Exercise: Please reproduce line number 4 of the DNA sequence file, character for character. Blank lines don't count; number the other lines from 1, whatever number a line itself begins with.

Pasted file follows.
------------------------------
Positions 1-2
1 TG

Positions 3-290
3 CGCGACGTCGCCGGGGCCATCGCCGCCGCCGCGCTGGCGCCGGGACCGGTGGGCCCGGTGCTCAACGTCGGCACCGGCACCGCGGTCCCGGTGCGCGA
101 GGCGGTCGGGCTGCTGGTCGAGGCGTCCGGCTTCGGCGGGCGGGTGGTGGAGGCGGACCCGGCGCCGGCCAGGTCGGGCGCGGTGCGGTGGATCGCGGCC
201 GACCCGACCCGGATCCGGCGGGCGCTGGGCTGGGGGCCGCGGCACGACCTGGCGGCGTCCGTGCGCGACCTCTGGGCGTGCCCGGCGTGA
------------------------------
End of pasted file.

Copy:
3 CGCGACGTCGCCGGGGCCATCGCCGCCGCCGCGCTGGCGCCGGGACCGGTGGGCCCGGTGCTCAACGTCGGCACCGGCACCGCGGTCCCGGTGCGCGA